Synthesis of Ca-Al-Si-O Compounds from Local Wastes
The local wastes, which are sources of SiO2, Al2O3 and CaO, are rice husk ash, waste sediment from aluminum anodizing process and dreg from pulp production, respectively. The wastes are mixed in three different compositions in ranges of 20-50 SiO2, 20-35 CaO and 20-45 Al2O3, wet milled, slip casted and then fired at 1,100 °C. Characterization of the fired bodies reveals the formation of calcium-aluminosilicate compounds: gehlenite and anorthite as major phases, in accordance with the SiO2-CaO-Al2O3 ternary diagram. Their bulk densities and % water absorption lies between 0.95-1.42 g/cm3 and 37.40-67.95%, respectively. While flexural strength and coefficient of thermal expansion are between 4.09-9.56 MPa and 6.14 - 10.1 x 10-6 °C-1, respectively. By simple thermal conductivity comparison, the materials themselves have thermal conductivity comparable to alumina ceramics. These wastes, therefore, may be used as precursors for the production of some insulating refractory members, in place of minerals from natural resources.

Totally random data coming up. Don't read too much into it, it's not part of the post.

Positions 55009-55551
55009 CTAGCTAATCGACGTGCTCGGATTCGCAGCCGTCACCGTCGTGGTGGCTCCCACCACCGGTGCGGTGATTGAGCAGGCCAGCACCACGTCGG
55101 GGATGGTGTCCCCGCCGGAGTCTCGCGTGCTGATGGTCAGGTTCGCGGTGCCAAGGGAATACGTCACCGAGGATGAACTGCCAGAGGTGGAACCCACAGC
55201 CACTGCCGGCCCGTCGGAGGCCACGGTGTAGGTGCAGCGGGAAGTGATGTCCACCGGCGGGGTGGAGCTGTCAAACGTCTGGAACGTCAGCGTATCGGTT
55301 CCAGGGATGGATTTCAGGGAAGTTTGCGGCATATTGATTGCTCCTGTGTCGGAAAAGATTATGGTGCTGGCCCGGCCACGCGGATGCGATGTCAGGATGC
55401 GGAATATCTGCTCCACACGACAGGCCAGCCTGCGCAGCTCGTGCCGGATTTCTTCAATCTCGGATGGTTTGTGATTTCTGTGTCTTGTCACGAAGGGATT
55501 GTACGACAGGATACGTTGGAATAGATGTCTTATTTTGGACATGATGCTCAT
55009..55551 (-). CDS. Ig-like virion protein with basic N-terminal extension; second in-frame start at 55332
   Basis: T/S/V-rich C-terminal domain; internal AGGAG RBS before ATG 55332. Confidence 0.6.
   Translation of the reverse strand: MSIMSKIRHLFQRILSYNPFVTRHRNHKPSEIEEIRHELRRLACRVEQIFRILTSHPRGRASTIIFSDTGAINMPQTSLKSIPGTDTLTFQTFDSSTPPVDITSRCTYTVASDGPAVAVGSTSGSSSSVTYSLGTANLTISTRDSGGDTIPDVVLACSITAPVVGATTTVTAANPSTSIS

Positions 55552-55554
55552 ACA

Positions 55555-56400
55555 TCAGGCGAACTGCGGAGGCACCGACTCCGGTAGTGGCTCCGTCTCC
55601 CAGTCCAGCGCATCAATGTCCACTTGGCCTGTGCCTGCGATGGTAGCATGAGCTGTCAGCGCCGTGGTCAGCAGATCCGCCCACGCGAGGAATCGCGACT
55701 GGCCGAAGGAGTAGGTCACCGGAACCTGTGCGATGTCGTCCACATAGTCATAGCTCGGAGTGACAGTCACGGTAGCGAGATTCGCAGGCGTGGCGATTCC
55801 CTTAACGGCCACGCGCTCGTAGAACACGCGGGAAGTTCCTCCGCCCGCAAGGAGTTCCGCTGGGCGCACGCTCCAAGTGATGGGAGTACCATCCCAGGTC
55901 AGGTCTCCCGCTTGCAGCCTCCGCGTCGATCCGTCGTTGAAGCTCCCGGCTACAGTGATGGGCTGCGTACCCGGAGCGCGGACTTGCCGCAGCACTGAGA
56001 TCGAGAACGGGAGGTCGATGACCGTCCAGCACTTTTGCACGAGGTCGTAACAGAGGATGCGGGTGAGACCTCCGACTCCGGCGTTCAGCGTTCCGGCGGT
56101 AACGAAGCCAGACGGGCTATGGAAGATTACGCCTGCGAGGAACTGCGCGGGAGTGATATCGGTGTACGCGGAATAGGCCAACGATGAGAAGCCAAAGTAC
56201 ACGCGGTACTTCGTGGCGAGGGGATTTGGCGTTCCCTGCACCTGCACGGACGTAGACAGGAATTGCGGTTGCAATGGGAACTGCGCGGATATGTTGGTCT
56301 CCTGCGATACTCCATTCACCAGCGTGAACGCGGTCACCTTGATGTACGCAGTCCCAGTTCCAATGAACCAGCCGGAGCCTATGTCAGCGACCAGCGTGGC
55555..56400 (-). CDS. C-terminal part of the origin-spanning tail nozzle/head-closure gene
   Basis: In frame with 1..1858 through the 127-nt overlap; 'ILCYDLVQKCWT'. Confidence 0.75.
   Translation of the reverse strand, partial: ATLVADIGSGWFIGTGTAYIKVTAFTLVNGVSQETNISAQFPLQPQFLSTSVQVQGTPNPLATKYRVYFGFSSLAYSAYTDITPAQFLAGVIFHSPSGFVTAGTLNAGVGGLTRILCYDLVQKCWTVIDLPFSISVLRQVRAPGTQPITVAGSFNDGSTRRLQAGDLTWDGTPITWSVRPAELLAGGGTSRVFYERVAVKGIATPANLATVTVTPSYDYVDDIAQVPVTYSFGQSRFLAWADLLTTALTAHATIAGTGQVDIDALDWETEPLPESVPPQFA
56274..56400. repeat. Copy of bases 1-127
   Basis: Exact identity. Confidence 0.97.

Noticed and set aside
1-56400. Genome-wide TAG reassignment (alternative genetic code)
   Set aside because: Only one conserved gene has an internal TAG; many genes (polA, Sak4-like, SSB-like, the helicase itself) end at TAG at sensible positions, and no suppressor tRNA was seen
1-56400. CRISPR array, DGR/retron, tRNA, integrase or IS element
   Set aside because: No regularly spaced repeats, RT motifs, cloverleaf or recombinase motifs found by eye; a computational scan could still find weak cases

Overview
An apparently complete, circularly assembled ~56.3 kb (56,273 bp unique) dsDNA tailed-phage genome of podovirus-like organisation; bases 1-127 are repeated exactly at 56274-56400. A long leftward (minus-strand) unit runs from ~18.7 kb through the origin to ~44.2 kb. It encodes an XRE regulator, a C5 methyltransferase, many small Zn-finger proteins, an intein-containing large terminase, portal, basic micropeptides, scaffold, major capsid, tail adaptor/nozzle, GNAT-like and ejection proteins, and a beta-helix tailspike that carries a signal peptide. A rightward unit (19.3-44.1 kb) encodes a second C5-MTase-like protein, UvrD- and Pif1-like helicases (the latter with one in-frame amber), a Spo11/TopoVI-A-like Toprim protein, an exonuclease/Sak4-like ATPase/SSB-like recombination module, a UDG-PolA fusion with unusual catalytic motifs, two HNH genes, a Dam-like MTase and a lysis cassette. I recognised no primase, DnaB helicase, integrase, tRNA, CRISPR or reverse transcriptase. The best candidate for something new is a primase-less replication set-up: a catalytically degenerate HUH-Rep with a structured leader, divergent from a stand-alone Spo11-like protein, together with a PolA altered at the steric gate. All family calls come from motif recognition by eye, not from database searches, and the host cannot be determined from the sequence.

Hyungsun Kim, JienFeng Yang, Tohru Sekino and Soo Wohn Lee
U.S. Sanewirush and P. Saewong, "Synthesis of Ca-Al-Si-O Compounds from Local Wastes", Materials Science Forum, Vols. 620-622, pp. 121-124, 2009